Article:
Paul is now an Assistant Professor at the School of Mathematical Sciences at Dublin City University.
Find out more information about Marie Skłodowska-Curie Postdoctoral Fellowships.
After completing my undergraduate at York in 2008, I went to Cambridge for my PhD and had postdoctoral positions in Paris and London before getting my first lectureship at the University of Kent in 2017.
My research is currently supported by an EPSRC early career fellowship. I have also secured fellowship funding from the Royal Commission for the Exhibition of 1851, Marie Curie, and the Alexander von Humboldt foundation.
I have also had plenty of failed funding bids! These have come from as far and wide as the Royal Society, the European Research Council (twice!), Marie Curie, Leverhulme, and EPSRC.
The most important thing I’ve learnt from all of the above is that these applications involve a heavy dose of luck, and that you shouldn’t let rejection get you down (or indeed, let success make you feel too smug!). You do sacrifice some of your time as an initial investment, but you can always up-cycle and further develop your ideas for future applications. The Department has a great team who are very supportive and make things as easy as possible.
Securing fellowship funding has allowed me to move back to York (my dream!) and given me the time to develop my research without constant distraction. I would strongly recommend to anyone that it is well worth applying.
Find out more information about EPSRC early career fellowships.
After completing a PhD in Applied Mathematics, I worked for the Higher Education Academy for a year before obtaining a research post in industry. After three years in industry, I took an 11 year career break to bring up my children. I was keen to return to research after my career break and applied for a sponsored Daphne Jackson Fellowship at the University of York. The Daphne Jackson Trust offers part-time fellowships to researchers returning after a career break.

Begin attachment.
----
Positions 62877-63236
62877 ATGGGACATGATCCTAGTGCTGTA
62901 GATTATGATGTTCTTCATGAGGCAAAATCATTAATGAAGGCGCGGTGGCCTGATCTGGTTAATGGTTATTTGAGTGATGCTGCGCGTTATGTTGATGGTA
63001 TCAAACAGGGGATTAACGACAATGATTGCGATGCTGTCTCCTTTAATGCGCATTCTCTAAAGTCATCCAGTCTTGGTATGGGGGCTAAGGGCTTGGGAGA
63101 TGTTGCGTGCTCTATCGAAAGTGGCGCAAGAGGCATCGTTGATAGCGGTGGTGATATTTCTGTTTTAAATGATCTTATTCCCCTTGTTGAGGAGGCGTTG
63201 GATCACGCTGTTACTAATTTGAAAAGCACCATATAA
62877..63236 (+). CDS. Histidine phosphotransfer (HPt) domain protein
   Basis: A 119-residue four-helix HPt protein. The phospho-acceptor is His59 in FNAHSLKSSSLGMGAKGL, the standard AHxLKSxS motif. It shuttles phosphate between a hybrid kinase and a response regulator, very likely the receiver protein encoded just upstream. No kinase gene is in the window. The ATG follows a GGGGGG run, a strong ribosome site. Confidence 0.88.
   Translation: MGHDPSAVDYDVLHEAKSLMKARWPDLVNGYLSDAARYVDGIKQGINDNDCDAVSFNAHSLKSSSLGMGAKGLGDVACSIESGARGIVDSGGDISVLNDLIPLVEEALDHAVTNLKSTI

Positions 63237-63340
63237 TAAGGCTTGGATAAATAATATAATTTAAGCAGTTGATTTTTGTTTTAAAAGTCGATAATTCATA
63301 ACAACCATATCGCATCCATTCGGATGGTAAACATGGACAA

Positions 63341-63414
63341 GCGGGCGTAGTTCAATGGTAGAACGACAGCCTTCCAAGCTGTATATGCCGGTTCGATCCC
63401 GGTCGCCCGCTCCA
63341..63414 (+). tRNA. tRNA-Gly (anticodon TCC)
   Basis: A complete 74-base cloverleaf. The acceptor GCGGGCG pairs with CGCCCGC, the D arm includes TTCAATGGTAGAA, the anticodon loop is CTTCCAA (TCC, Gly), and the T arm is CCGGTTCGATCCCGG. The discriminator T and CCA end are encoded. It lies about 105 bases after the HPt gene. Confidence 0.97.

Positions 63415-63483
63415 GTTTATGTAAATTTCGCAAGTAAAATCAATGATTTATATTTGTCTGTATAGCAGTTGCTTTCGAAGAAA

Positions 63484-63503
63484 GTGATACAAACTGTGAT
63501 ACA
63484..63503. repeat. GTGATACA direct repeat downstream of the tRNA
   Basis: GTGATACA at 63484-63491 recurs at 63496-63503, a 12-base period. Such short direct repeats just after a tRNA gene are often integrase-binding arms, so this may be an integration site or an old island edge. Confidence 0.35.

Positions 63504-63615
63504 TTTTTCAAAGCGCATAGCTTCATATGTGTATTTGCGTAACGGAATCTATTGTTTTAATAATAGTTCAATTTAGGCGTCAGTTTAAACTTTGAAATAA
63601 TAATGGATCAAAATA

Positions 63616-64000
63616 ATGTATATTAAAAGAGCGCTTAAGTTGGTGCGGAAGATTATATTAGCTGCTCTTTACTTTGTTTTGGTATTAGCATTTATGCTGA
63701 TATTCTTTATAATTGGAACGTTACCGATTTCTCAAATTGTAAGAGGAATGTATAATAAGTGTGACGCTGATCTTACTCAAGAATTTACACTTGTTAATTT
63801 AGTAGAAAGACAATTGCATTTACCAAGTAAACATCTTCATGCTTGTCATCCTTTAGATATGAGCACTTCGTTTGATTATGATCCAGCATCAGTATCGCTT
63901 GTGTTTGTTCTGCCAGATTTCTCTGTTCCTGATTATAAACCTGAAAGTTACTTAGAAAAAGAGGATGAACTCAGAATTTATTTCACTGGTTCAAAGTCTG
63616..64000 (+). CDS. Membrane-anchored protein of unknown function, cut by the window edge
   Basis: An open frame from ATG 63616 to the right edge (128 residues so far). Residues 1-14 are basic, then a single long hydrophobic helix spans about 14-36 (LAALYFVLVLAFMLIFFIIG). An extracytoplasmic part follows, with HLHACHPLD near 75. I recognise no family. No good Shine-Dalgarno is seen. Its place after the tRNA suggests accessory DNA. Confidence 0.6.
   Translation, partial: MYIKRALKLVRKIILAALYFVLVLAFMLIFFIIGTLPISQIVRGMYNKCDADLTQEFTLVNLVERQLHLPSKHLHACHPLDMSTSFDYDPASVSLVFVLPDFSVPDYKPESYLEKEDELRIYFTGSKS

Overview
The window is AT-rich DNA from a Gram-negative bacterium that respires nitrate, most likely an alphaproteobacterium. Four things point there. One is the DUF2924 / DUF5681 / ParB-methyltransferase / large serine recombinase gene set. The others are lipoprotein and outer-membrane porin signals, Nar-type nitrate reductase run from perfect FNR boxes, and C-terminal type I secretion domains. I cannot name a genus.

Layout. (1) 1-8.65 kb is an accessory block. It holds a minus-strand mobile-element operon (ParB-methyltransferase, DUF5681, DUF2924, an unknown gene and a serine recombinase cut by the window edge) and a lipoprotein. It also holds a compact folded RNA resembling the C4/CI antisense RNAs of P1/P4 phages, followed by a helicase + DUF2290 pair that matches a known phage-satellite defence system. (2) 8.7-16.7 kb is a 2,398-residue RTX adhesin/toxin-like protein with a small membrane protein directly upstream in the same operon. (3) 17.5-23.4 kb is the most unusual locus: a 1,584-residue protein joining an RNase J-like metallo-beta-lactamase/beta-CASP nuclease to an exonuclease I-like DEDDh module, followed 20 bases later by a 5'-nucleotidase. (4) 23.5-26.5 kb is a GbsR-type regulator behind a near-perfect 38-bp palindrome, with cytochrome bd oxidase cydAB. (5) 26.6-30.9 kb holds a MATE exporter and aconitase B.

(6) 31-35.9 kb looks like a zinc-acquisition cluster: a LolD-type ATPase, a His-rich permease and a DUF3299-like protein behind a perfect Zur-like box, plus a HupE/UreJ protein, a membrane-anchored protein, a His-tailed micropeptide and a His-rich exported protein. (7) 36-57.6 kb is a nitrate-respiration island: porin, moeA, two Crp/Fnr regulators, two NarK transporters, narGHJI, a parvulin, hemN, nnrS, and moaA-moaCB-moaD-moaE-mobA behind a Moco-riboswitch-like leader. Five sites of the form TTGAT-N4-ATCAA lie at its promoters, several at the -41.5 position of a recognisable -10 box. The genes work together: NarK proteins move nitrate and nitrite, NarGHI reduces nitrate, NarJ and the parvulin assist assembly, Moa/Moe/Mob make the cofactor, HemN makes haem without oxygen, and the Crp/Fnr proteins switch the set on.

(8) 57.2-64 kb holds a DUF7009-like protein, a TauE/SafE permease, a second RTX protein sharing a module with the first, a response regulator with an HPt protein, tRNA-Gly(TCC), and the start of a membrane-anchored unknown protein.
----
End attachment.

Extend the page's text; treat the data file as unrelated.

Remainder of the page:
I approached Martin Bees and Mitya Pushkin in the Department of Mathematics who were very encouraging towards my application and were keen to supervise my Fellowship. After an initial application and a couple of interviews I was successfully chosen as a preferred candidate by the University and asked to submit a proposal to the Daphne Jackson Trust. My proposed project involved producing and analysing mathematical descriptions of the biological and physical processes involved in anaerobic wastewater treatment, an interdisciplinary collaboration with the Department of Biology.
I was supported at every stage of the application process, which in total took around 15 months, by Martin and Mitya and other staff in the Department, especially Annabel Jenkins the Department’s Research Facilitator. I also benefited from the invaluable experience of Liz Dickinson, a former Daphne Jackson Fellow in the Department. My application was successful and I began my Fellowship in September 2019.
The Department of Mathematics continued to support me throughout my Fellowship enabling personal as well as academic development. The Department is encouraging of flexible and part-time working, which has enabled me to balance work responsibilities and childcare. Since my Fellowship ended in 2022 I have continued to work in the Department after successfully obtaining a part-time postdoctoral position.
I would encourage anyone thinking of applying for a Fellowship to consider applying to the Department of Mathematics in York. The Department’s academic and support staff are extremely helpful and encouraging and it is a welcoming place to work.
Find out more information about Daphne Jackson Fellowships.